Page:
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Cardiorespiratory Fitness Attenuates Metabolic-Associated Mortality Risk in Normal Weight, Overweight, and Obese Men

Katzmarzyk, Peter T. FACSM1; Church, Timothy S.2; Janssen, Ian1; Ross, Robert1; Blair, Steven N. FACSM2

Medicine & Science in Sports & Exercise: May 2004 - Volume 36 - Issue 5 - p S135
Annual Meeting Abstracts: C-50 – Free Communication/Slide: Physical Activity, Morbidity and Mortality

1Queen's University, Kingston, ON, Canada.

2The Cooper Institute, Dallas, TX.

Email: katzmarz@post.queensu.ca

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The relationships among obesity, the metabolic syndrome, cardiorespiratory fitness (CRF), and risk of cardiovascular disease (CVD) mortality are complex and not well understood. PURPOSE: To determine the impact of CRF on the CVD mortality risk associated with the metabolic syndrome in normal weight, overweight and obese men. METHODS: The sample included 19,173 adult male participants from the Aerobics Center Longitudinal Study in Dallas, TX. All participants underwent a clinical examination including a maximal treadmill test to assess CRF. The metabolic syndrome was defined according to the Adult Treatment Panel III guidelines as having at least three of the following risk factors: waist circumference >102 cm, triglycerides ≥1.69 mmol/L, HDL-cholesterol <1.04 mmol/L, glucose ≥6.1 mmol/L, and high blood pressure (≥130 mmHg systolic or ≥85 mmHg diastolic). A total of 160 CVD deaths occurred over an average 10.2 years of follow-up. RESULTS: After adjustment for age, year of examination, smoking status, alcohol consumption, and parental CVD, the relative risks [95% confidence interval] of CVD mortality were 2.29 [1.02–5.14] in normal weight men, 1.92 [1.17–3.15] in overweight men, and 3.11 [1.87–5.18] in obese men with the metabolic syndrome by comparison to normal weight men who did not have the metabolic syndrome. After further adjustment for CRF, the relative risk estimate in each BMI category were greatly attenuated and were no longer statistically significant. CONCLUSION: Cardiorespiratory fitness offers significant protection from CVD mortality associated with the metabolic syndrome and is independent of body weight status. Supported by grants AG06945 from the National Institute on Aging and T4945 from the Heart and Stroke Foundation of Ontario.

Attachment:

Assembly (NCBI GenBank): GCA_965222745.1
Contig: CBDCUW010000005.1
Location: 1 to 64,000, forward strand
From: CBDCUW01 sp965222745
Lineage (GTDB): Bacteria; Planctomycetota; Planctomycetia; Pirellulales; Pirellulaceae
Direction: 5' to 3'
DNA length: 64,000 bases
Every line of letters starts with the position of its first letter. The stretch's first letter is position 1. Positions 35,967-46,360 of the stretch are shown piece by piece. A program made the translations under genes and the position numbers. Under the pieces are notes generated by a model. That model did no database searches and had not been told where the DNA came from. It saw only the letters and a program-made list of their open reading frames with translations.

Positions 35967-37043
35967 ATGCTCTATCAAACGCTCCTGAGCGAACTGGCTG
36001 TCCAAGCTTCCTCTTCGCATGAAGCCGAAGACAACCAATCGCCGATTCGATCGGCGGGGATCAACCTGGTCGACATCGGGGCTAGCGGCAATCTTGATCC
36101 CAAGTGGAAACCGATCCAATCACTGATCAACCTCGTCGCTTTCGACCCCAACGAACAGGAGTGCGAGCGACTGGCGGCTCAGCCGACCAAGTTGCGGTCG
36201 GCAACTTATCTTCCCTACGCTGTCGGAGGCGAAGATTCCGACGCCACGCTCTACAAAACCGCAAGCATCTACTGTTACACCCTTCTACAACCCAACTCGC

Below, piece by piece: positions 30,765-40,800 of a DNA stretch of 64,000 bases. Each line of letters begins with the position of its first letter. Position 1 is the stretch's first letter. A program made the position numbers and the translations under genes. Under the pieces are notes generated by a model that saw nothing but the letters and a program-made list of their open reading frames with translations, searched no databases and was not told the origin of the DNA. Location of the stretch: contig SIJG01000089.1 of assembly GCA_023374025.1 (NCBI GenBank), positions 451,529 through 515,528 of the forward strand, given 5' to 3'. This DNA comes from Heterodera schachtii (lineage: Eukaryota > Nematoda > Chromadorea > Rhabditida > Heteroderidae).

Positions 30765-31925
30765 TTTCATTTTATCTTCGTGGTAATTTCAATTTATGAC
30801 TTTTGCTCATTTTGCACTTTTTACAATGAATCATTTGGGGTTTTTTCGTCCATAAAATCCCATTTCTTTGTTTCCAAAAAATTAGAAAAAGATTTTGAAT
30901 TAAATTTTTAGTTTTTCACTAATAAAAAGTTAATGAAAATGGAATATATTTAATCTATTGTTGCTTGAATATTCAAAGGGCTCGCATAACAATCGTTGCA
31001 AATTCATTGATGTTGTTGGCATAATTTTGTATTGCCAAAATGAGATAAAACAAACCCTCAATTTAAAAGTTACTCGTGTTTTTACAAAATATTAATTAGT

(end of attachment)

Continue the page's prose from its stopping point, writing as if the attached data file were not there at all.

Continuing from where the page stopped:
©2004The American College of Sports Medicine